Hewlett Packard Ventures participated in the Series A round of funding for Hexadite, whose core platform is an automated incident response technology.
Security vendor Hexadite has raised $8 million in a Series A round of funding, which included the participation of Hewlett Packard Ventures, Ten Eleven Ventures and YL Ventures.
Hexadite plans to use the new funding to grow its sales and marketing efforts and to help advance its automated security incident response platform, which first debuted
The participation of Hewlett Packard Ventures in the funding round is particularly important, said Eran Barak, CEO of Hexadite. The company's technology integrates with Hewlett Packard Enterprise (HPE) security technologies, including ArcSight, he said.
Hexadite also works with multiple security information and event management (SIEM) vendors, including Splunk.
"Our platform is a technology that can consume many different alerts from detection systems," Barak told eWEEK
Since Hexadite emerged from stealth in April 2015, its technology has undergone multiple iterations. Among the enhancements have been more integration with different systems to receive as many alerts and as much data as possible. Additionally, work has continued on the integration of Hexadite with existing enterprise security technologies, including firewalls and proxy servers to help enable the automated remediation of security threats.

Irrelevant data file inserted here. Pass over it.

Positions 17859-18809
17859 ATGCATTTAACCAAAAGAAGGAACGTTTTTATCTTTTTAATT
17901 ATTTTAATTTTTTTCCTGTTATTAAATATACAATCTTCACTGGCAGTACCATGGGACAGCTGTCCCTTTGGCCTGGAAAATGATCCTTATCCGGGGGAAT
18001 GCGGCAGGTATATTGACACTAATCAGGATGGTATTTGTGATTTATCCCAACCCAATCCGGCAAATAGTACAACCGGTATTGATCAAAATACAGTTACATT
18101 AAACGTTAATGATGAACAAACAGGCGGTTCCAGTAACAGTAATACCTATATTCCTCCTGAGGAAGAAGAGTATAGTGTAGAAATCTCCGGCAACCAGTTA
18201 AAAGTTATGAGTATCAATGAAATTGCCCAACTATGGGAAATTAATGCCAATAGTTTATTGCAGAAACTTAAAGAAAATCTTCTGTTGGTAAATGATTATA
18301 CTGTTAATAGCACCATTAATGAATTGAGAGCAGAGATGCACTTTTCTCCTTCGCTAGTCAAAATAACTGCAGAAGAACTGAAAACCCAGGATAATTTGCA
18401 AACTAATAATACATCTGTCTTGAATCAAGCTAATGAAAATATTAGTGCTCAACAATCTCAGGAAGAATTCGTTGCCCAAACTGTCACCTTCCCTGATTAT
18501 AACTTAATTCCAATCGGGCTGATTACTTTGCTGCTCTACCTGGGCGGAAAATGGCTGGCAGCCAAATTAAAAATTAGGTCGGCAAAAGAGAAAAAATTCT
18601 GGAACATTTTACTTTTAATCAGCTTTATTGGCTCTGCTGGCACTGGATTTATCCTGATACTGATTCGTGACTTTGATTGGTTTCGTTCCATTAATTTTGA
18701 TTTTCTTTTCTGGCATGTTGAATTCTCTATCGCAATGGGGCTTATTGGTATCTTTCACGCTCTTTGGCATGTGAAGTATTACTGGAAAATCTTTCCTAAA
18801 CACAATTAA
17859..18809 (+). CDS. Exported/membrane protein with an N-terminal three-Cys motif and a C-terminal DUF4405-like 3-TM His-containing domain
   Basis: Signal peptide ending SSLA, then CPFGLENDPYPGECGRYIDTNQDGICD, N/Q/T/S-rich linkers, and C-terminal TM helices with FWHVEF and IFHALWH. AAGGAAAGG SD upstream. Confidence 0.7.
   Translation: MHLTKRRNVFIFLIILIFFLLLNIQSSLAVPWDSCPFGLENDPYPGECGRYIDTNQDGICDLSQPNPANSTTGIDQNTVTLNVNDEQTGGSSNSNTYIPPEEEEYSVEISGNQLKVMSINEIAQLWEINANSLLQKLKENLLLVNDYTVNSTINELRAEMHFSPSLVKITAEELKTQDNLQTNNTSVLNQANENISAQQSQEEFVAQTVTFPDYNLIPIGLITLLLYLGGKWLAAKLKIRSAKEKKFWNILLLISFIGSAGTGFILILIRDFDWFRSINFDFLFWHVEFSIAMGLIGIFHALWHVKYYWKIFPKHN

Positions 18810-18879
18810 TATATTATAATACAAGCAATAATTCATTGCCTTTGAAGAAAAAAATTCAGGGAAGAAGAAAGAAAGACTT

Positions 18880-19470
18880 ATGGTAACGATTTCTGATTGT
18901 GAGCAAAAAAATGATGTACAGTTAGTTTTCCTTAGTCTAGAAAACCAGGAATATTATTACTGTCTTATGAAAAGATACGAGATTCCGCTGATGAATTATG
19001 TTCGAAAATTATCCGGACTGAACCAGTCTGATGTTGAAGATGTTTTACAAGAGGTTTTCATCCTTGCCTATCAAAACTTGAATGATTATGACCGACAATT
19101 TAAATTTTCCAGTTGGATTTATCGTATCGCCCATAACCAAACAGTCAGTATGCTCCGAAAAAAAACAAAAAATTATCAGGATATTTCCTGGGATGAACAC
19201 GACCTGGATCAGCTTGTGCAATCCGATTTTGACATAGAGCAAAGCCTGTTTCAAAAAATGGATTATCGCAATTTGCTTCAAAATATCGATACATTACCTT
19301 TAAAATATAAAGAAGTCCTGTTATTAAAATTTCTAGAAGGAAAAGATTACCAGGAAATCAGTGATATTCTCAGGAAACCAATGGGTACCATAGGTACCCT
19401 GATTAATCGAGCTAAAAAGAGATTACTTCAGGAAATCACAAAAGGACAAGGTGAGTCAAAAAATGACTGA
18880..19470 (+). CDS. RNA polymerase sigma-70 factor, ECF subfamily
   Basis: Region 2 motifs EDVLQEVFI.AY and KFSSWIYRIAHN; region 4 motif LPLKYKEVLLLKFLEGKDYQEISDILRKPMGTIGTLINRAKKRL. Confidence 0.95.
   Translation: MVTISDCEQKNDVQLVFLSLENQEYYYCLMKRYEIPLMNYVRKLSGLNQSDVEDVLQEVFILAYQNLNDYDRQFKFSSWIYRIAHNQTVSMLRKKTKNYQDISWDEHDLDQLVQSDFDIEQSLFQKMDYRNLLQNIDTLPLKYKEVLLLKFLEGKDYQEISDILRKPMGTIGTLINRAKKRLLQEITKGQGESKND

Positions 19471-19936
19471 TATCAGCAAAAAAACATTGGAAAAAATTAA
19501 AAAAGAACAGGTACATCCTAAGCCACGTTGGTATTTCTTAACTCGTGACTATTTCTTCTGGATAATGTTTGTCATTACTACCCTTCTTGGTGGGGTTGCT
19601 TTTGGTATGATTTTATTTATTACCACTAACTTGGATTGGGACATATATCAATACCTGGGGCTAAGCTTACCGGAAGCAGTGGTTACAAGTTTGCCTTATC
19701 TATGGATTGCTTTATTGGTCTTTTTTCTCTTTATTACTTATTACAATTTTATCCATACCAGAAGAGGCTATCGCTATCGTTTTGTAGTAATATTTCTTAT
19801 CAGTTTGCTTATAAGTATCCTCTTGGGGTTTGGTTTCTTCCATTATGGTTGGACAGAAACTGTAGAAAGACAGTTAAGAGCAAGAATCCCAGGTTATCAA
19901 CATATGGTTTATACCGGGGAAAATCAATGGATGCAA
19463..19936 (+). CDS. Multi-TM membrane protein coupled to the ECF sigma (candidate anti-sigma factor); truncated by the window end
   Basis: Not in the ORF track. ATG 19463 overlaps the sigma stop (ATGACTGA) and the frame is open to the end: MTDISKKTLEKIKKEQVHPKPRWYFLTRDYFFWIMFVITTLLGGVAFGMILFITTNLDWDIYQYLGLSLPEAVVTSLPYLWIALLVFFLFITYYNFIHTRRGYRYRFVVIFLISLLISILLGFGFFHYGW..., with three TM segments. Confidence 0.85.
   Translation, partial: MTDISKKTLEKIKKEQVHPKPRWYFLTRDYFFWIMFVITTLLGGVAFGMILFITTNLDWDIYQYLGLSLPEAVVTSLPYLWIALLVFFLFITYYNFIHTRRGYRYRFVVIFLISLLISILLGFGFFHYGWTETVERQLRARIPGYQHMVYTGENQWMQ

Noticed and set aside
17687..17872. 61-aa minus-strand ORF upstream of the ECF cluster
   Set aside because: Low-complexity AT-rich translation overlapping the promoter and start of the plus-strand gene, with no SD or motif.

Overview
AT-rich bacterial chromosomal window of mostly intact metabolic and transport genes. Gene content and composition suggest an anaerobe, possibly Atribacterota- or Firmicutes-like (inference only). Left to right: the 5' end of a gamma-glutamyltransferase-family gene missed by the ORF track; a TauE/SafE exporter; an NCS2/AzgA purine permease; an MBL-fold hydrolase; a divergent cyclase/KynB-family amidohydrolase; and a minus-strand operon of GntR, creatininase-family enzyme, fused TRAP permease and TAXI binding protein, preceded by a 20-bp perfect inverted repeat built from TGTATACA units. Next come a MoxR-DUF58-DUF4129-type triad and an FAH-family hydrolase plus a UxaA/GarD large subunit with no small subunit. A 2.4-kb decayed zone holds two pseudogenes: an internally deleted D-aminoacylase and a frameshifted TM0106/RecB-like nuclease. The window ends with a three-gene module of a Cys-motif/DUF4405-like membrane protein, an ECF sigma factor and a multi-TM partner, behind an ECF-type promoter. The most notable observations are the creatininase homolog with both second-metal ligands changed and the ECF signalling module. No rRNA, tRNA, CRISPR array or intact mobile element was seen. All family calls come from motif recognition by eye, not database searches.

"We now have a more holistic solution that integrates with more market leading security detection solutions," Barak said. "On top of that, we have enriched our investigation logic and analysis agents, which provide broad capabilities to cope with alerts."
The key promise of Hexadite is the automated response capability, Barak said. What often happens with automated security technologies is that enterprises will use a monitor-only mode and not actually enable automated remediation, he said. For the most part, Hexadite customers are enabling the full automation as they trust the system and have the capability to roll back and reverse actions if necessary.
"A year ago, companies were less willing to move to security automation, but today many companies have come to realize that automation is the only way to deal with the volume of threats that they face," Barak said.
The Hexadite platform also has a semi-automated mode, which provides users with very granular control over security remediation. As customers get used to the system, most will shift to fully automated remediation, particularly for endpoints, Barak said.
The plan for Hexadite's future is to have an even more comprehensive platform, said Barak, adding that he would like to extend the product to connect to things like ticketing systems to work more seamlessly with the way security operation centers and computer incident response teams work on a daily basis.
Sean Michael Kerner is a senior editor at
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